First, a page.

Date: 12/30/18 4:40 pm
From: Roger Freeman <freemanbecard...>
Subject: [obol] Re: Winter Barn Swallow in Central Oregon
At the risk of piling on about winter BASW ..... Barb Dolan/John Thomas had
2 BARN SWALLOWS on the Silverton CBC in 2016 (Dec 30). Not sure if those
made it to eBird or not.
Roger Freeman

On Sun, Dec 30, 2018 at 9:19 AM <clearwater...> wrote:

> In addition to the Barn Swallows recorded on the Antone CBC near Dayville
> (4 birds on Dec 21, 2004), one was found on the Madras CBC last year.
>
> Certainly there may be any number of factors, not directly linked to
> anthropogenic climate change, that could cause a Barn Swallow or other
> swallow species to wander north in winter. Dave and Lars mentioned a few
> such causes.
>
> But once a swallow ends up in central Oregon in winter, it needs to be
> finding food, or the chances of it staying alive and non-torpid long enough
> to be observed are scant.
>
> Availability of flying insects is linked to local temperatures. When there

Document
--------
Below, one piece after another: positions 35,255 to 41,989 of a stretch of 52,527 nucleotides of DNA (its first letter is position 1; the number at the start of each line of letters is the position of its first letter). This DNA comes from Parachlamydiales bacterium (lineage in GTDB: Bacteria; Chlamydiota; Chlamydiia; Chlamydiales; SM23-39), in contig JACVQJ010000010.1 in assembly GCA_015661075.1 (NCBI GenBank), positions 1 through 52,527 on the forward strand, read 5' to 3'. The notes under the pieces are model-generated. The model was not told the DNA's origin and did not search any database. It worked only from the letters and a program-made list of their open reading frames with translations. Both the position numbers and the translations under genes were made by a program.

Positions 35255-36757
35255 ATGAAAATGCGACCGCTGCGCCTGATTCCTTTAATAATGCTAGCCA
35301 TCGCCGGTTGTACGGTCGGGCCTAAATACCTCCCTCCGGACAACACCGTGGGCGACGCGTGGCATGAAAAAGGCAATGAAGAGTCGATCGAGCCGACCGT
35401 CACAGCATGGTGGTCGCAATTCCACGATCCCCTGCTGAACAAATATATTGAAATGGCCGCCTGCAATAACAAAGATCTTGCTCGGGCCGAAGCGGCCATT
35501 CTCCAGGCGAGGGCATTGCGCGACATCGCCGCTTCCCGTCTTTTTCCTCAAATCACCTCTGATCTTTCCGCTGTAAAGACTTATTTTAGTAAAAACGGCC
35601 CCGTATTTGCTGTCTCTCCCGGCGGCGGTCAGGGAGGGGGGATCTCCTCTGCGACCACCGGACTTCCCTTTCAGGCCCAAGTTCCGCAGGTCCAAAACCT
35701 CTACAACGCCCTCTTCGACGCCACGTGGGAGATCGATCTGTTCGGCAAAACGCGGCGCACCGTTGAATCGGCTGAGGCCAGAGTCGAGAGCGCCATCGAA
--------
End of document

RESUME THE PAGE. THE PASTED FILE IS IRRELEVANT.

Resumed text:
> are more winter days with temperatures well above freezing, that has to be
> helpful to swallows that have wound up -- for whatever reason -- far north
> of their normal winter range.
>
> If a swallow manages to find a spot with thermal input (such as sewage
> treatment ponds), that might help also it to find enough food to survive
> through minor cold spells. The idea of "urban heat islands" that was often
> trotted out by climate-change skeptics a couple of decades ago (including
> here on OBOL) might have some relevance for winter swallows, even if it was
> a red herring when applied to the issue of mean global temperatures.
>
> But swallows still need to move between those "islands" with better food
> availability. It stands to reason that they can do this successfully, more
> frequently, as average winter temperatures tend to become milder.
>
> --
> Joel Geier
> Camp Adair area north of Corvallis
>
>

 
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